IDWeek

IDWeek

Source:

Levin MJ, et al. Abstract LB5. Present at: IDWeek; Sept. 29-Oct. 3, 2021 (virtual meeting).

Disclosures: Levin reports ties to GlaxoSmithKline. Please see the abstract for all other authors’ relevant financial disclosures.
October 04, 2021
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AstraZeneca’s mAb cocktail reduces risk for symptomatic COVID-19

Source:

Levin MJ, et al. Abstract LB5. Present at: IDWeek; Sept. 29-Oct. 3, 2021 (virtual meeting).

Disclosures: Levin reports ties to GlaxoSmithKline. Please see the abstract for all other authors’ relevant financial disclosures.
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The PROVENT study demonstrated that AstraZeneca’s AZD7442 monoclonal antibody cocktail significantly reduced the risk for developing symptomatic COVID-19.

“We know from infectious diseases vaccinology in general that prevention is always better than treatment,” Myron J. Levin, MD, professor of pediatric infectious diseases at the University of Colorado’s Anschutz Medical Campus, said during a presentation.

Levin MJ, et al. Abstract LB5. Present at: IDWeek; Sept. 29-Oct. 3, 2021 (virtual meeting).
Levin MJ, et al. Abstract LB5. Present at: IDWeek; Sept. 29-Oct. 3, 2021 (virtual meeting).

The PROVENT study investigated the efficacy and safety of AZD7442 — “a cocktail of monoclonal antibodies designed to be a pre-exposure prophylaxis for SARS-CoV-2 in adults,” Levin said. The phase 3, randomized, double-blind, placebo-controlled trial enrolled 5,197 unvaccinated adults aged 18 years and older without prior SARS-CoV-2 infection who could benefit from immunoprophylaxis with antibodies because of an increased risk for severe illness or exposure. They were randomly assigned in a 2:1 ratio to receive AZD7442 (n = 3,460) or placebo (n = 1,737).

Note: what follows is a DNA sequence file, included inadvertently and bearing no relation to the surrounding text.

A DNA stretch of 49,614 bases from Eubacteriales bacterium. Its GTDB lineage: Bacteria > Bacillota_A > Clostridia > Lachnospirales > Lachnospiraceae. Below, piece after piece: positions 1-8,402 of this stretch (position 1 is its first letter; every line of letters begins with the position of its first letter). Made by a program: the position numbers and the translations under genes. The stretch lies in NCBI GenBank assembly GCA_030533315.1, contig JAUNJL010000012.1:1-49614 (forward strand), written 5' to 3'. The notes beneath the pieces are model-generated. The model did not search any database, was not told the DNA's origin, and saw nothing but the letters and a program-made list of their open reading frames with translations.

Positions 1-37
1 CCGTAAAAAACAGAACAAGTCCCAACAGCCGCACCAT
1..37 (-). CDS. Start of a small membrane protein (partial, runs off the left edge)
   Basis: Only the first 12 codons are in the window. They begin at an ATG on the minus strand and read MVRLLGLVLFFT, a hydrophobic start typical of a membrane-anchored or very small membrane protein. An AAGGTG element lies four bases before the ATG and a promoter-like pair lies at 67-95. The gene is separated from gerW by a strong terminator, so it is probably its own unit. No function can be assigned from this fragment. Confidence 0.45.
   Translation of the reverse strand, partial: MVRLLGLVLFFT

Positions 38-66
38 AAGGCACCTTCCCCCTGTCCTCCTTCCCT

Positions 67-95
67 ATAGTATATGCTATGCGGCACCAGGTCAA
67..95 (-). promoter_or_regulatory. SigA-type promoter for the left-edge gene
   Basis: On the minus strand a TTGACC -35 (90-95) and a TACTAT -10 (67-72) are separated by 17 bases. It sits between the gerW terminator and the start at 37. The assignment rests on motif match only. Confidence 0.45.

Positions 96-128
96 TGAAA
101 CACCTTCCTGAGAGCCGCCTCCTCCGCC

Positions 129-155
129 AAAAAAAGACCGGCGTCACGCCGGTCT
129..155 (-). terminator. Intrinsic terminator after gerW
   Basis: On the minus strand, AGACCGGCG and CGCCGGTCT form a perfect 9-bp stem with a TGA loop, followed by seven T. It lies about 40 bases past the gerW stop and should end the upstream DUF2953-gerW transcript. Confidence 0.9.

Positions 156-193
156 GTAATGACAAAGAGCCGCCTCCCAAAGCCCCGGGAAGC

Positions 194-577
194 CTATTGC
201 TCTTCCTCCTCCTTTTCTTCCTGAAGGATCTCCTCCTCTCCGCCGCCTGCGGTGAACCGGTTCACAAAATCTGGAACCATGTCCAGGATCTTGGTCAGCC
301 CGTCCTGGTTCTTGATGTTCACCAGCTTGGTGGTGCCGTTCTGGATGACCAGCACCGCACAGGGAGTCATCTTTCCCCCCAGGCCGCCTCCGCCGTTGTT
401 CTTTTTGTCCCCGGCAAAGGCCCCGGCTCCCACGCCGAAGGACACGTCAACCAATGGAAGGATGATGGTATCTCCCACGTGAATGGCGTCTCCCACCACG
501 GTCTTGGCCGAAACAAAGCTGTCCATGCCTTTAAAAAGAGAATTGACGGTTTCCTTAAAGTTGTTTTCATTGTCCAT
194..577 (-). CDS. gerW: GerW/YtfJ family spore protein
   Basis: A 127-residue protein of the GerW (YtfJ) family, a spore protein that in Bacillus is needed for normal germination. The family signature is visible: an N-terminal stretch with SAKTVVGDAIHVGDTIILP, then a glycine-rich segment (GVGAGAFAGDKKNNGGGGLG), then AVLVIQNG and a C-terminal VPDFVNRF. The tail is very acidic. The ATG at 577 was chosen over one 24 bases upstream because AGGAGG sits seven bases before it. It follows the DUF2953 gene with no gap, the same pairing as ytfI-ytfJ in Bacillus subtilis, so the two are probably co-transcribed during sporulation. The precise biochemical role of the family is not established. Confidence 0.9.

Overall, the study demonstrated that AZD7442 reduced the risk for developing symptomatic COVID19 by 77% (95% CI, 46%-90%) compared with placebo (P < .001). Additionally, the percentages of participants who experienced adverse events were comparable: 35% of those who received AZD7441 and 34% of those who received placebo. Researchers added that only one case of severe COVID-19 and two deaths were documented during the study, all of which occurred in the placebo group.

Levin says these data show that AZD7442 is the first long-acting combination of monoclonal antibodies, and it represents a potential new option to prevent COVID-19.

“We need additional approaches for individuals who are not adequately protected by COVID-19 vaccines,” Mene Pangalos, executive vice president of biopharmaceuticals research and development at AstraZeneca, said in a press release. “We are very encouraged by these efficacy and safety data in high-risk people, showing our long-acting antibody combination has the potential to protect from symptomatic and severe disease, alongside vaccines.”

References:

Levin MJ, et al. Abstract LB5. Present at: IDWeek; Sept. 29-Oct. 3, 2021 (virtual meeting).

Press release.